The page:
Don’t you love that feeling of stepping inside from the cold night? Straight away, I’ll kick off my shoes and slip into some UGG boots. The kettle is soon boiling for a nice hot drink, the kind that warms you up from the inside out. I’m cosy, sheltered and comfortable.
I’m grateful to have a place that’s home, but it's not often that I stop and reflect on what a privilege and blessing it is.
Some time ago, churches and missions would hold vigils during the month of August to remember those who had died while living on the streets. These were purposely held in winter, when people were most likely to be overcome by the elements. What began with the church has since been recognised nationally as Homelessness Week.
This year’s theme for Homelessness Week is ‘housing ends homelessness’. Homelessness refers to more than sleeping rough — it includes those in insecure housing, couch surfing, crisis accommodation, refuges, and in inadequate housing such as caravan parks, illegal campsites and extremely overcrowded homes.
To have a home means to have security, stability, privacy, safety, and being able to control your space. Just as there is more to homelessness than sleeping on the street, there is more to ‘housing’ than a physical roof over someone’s head. A place to call home is necessary for human flourishing.
In our most recent CAP Client Survey, 73% said they feared losing their home or faced repossession. While CAP is not a homelessness service, as the famous saying from Benjamin Franklin goes “an ounce of prevention is worth a pound of cure”. Many of our clients may only be a step or two away from various forms of homelessness.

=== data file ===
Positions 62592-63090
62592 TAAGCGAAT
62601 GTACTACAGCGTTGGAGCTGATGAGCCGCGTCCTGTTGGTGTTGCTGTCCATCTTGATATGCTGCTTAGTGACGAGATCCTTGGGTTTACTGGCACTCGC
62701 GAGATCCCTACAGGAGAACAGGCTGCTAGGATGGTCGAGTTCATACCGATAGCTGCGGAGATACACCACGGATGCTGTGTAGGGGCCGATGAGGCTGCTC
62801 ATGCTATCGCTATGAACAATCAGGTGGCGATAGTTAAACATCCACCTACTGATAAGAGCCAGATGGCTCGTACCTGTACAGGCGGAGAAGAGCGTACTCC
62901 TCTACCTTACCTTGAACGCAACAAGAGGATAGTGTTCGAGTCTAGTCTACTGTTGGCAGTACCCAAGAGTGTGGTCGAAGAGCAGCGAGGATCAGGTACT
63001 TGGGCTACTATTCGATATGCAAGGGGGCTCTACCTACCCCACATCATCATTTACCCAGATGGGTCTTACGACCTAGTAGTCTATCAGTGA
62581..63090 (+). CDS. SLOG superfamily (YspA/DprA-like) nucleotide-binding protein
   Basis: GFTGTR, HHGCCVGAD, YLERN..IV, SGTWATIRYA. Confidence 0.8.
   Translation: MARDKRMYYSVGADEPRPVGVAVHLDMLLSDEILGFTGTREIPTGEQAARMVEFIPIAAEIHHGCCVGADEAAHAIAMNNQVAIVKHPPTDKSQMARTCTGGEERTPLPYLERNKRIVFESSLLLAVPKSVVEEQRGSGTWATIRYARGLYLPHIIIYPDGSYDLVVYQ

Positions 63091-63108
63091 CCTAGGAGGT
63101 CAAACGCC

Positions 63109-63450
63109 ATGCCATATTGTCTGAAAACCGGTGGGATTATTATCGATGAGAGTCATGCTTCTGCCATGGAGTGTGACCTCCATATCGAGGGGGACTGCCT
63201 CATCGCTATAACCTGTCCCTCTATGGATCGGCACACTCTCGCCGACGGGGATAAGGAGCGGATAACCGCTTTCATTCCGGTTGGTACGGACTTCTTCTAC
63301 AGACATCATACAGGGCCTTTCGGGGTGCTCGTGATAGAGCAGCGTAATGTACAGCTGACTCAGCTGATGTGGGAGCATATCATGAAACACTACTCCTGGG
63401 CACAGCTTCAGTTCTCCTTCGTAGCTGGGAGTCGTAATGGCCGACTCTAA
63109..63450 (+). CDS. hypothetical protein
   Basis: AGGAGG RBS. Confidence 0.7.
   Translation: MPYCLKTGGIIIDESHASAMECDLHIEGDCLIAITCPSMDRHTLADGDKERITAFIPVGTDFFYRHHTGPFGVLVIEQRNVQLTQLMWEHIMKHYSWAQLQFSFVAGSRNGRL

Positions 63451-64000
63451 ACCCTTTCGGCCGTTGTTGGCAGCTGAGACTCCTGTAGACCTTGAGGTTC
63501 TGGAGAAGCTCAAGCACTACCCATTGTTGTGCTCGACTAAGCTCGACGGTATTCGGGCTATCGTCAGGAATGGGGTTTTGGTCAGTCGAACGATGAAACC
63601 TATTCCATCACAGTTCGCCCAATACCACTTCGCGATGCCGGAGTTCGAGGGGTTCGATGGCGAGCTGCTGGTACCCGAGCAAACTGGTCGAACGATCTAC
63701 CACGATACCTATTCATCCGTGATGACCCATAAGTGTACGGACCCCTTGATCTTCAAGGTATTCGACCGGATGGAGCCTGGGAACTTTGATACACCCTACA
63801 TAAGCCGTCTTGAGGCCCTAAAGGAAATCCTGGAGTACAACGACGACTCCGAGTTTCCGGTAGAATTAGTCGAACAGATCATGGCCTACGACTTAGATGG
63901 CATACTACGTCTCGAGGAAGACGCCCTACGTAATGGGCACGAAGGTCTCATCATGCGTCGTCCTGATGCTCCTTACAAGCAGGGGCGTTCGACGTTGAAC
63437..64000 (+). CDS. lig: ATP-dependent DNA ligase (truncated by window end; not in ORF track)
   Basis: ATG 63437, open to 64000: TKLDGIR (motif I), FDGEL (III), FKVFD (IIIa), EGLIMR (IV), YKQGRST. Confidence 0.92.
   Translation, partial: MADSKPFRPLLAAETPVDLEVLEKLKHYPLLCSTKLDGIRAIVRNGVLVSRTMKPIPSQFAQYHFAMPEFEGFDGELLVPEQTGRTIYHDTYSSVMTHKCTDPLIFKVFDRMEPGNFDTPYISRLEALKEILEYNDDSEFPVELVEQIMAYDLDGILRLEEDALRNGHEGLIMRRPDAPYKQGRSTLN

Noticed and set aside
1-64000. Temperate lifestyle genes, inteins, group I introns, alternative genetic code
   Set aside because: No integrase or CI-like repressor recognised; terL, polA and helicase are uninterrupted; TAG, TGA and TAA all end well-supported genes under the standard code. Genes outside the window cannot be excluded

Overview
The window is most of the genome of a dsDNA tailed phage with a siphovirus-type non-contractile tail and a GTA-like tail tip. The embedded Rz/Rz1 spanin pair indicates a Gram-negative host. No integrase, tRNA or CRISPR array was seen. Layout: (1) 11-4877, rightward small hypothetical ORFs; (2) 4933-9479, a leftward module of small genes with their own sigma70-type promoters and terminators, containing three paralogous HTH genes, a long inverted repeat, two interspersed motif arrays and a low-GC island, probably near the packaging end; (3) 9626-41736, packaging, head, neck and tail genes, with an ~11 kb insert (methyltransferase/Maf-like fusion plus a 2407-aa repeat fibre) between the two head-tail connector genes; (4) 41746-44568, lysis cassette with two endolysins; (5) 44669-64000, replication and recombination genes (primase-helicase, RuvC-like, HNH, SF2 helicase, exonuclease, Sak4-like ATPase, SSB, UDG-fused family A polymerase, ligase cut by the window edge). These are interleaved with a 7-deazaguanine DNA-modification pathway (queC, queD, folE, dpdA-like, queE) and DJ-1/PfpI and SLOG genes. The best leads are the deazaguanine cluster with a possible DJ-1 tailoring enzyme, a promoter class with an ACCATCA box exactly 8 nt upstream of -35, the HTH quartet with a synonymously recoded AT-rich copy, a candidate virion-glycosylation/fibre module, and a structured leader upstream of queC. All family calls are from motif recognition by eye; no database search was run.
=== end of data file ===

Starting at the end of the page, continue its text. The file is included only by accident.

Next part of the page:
Wendy’s story is one such example. Fleeing domestic violence, Wendy sought out safety for her and her two sons in a refuge. However, the refuge was only a temporary solution.
“After we left the refuge, we had nowhere to go. We were homeless for a while, moving from place to place and couch surfing with friends where we could. There were more than a few nights we had to sleep in our car.”
Unfortunately, many who seek specialist homelessness services end up being turned away due to a lack of resources. On average, each day across the nation 236 requests for help cannot be met. By helping people out of debt in partnership with the local church, CAP links them to a community where they are known and loved, potentially removing pressure from these strained services.
After working with CAP through one of our Debt Centres, Wendy was able to become debt free, sober and restore her relationships. Now, she is financially empowered to live with her eldest son again, and her hope and dignity have been restored through the love of Christ, as she re-committed her life to Jesus!
We believe the Church has always been called to serve and include the poor. At one stage, this looked like the churches that held vigils for the lives needlessly cut short. Through partnership with CAP the church can step into a pending crisis, bringing practical help and inviting vulnerable people into the warmth of a community; a place to call home.